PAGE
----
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0 votes Thank Flag Link Fri Dec 2, 2011
We wish you the best of luck, but dont hold your breath.

For every action or response figure at least two weeks in-between.

Normally, once all the contracts are signed Indymac and other banks request at least 90 days POST signing to close, and normally close in 45-60 days after everything has been signed.

Cash deals have nothing to do with it. It is just there paperwork tail and processing time.

On another note, cash purchases can take longer then FHA financed purchases in some cases.

Cash purchases tend to indicate an investor. Investors are not in Favor with the Neighborhood Stabilization act of 2010. ie Owner Occupied with FHA backed Loan takes all precedents in buying bank / Government owned REO properties.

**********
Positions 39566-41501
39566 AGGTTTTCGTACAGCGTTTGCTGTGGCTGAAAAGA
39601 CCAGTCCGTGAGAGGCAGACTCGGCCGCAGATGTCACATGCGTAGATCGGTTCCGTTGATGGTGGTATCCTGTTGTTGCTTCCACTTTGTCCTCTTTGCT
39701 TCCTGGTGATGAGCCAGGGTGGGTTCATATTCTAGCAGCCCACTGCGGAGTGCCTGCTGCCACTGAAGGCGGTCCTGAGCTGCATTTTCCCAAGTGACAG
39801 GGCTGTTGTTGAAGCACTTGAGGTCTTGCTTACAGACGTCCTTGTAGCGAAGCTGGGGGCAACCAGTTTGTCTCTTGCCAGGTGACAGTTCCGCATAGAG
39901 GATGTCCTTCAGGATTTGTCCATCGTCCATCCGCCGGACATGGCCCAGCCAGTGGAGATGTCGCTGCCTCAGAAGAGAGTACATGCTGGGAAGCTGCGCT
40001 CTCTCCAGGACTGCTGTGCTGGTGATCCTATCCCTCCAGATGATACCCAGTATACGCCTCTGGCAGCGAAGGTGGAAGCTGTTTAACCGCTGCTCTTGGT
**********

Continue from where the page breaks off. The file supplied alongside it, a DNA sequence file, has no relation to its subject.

Good Luck
0 votes Thank Flag Link Fri Dec 2, 2011
Hi Ann. It's very sad to hear that you have to be out of your home in 4 weeks. Rotten.

You're stuck with a bank that was bailed out by Senor obama. Although he never managed any business in his life, he's now given BigBanks the keys to our financial present and future. Here's what's really going on:

The banks can do whatever they want. They are thieves, stealing from each an every one of us with the blessing of the US government. They should have been forced into insolvency and made to close their doors, but instead they are $%#* the American taxpayers, each and every one of us.

GOOD LUCK and I hope things work out for you. Watch the video, it'll shed some light as to what's really going on.

Scott Miller, Realty Associates, Boca Raton, FL
0 votes Thank Flag Link Tue Aug 17, 2010